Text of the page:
Facebook suspends social media analytics company Crimson Hexagon

Cornelia Mascio
Luglio 22, 2018

Facebook has been facing increased scrutiny over how third-party firms use its data since news broke in March that London-based data firm Cambridge Analytica improperly accessed user data.

Crimson Hexagon has reportedly collected more than 1 trillion public social media posts from Facebook, Instagram, Twitter, Tumblr and other online sources.

According to the Wall Street Journal, Crimson Hexagon has "contracts to analyse public Facebook data for clients including a Russian nonprofit with ties to the Kremlin and multiple U.S. government agencies".

The Wall Street Journal first reported that Facebook had suspended Crimson Hexagon and says among the firm's clients is a Russian non-profit with ties to the Kremlin.

Facebook had requested further evidence from Crimson Hexagon but the papers quotes a spokesman for the social network as saying that "based on our investigation to date, Crimson Hexagon did not obtain any Facebook or Instagram information inappropriately".

Facebook responded to a firestorm of criticism earlier this year when it was revealed that another firm, Cambridge Analytica, had obtained the personal information of tens of millions of users without their knowledge or consent.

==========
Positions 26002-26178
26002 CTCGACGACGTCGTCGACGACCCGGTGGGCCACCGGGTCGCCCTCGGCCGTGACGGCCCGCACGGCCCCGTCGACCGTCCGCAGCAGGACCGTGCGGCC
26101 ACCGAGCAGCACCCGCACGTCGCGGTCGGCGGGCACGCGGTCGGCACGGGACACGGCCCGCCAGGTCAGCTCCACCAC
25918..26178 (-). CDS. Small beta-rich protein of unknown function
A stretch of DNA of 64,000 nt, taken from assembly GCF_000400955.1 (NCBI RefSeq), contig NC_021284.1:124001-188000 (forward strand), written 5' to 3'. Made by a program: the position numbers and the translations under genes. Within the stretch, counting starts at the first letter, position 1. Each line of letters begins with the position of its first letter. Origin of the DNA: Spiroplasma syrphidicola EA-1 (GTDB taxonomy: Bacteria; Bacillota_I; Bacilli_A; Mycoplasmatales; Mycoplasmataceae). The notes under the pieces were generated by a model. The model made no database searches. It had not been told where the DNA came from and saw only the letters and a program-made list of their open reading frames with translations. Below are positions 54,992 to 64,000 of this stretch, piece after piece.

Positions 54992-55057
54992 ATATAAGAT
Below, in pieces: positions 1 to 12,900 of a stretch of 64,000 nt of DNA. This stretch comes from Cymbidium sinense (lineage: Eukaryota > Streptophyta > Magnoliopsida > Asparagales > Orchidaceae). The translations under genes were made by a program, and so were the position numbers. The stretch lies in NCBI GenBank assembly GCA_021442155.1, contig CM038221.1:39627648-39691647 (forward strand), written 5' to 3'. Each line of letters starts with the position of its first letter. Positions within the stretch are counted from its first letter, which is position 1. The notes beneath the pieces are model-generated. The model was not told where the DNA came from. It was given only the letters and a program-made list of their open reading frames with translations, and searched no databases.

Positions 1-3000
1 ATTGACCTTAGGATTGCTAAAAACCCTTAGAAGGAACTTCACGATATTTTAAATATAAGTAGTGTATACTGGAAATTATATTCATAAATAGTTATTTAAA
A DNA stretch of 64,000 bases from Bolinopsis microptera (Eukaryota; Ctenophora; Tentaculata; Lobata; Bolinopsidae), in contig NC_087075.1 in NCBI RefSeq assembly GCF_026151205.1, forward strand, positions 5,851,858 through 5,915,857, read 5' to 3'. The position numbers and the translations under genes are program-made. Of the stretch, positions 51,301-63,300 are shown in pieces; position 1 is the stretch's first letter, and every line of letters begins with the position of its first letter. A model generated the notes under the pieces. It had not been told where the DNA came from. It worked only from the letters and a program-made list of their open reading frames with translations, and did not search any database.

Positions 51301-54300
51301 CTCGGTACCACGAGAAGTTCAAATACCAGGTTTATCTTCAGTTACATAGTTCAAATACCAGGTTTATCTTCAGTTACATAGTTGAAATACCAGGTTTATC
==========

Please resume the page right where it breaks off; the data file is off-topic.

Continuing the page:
After the publication began inquiring about Facebook's oversight of Crimson Hexagon's government contracts, the social media site suspended the firm's apps on Facebook and its Instagram unit so it could take a closer look. Facebook said the analytics company is cooperating with the probe.

"We don't allow developers to build surveillance tools using information from Facebook or Instagram", said Facebook in a statement, the Guardian reports.

Users of Crimson Hexagon's platform, which include government customers, analyse the data to understand large-scale consumer trends and preferences, Mr Bingham wrote.

Crimson Hexagon says it has the largest repository of public social media posts, . Facebook claims it changed its policies in 2014 to prevent apps from accessing info on users' friends in the way that led to the harvesting of data that wound up on Cambridge Analytica's servers. Facebook allows outside firms to use "anonymized insights for business purposes", but not for surveillance. "No one using Crimson Hexagon would be able to learn anything about an individual that isn't already contained in publicly-available data".

According to Crimson Hexagon's website, customers include Paramount Pictures, Anheuser-Busch InBev, Adidas, General Mills, General Motors and Twitter.

"We are investigating the claims about Crimson Hexagon to see if they violated any of our policies", said Ime Archibong, Facebook's VP of product partnerships, in an email statement.

According to public information about US government contracts, Crimson Hexagon has received contacts for more than $800,000 for various government agencies, including the state department, the Federal Emergency Management Agency, the army, and the US Secret Service.

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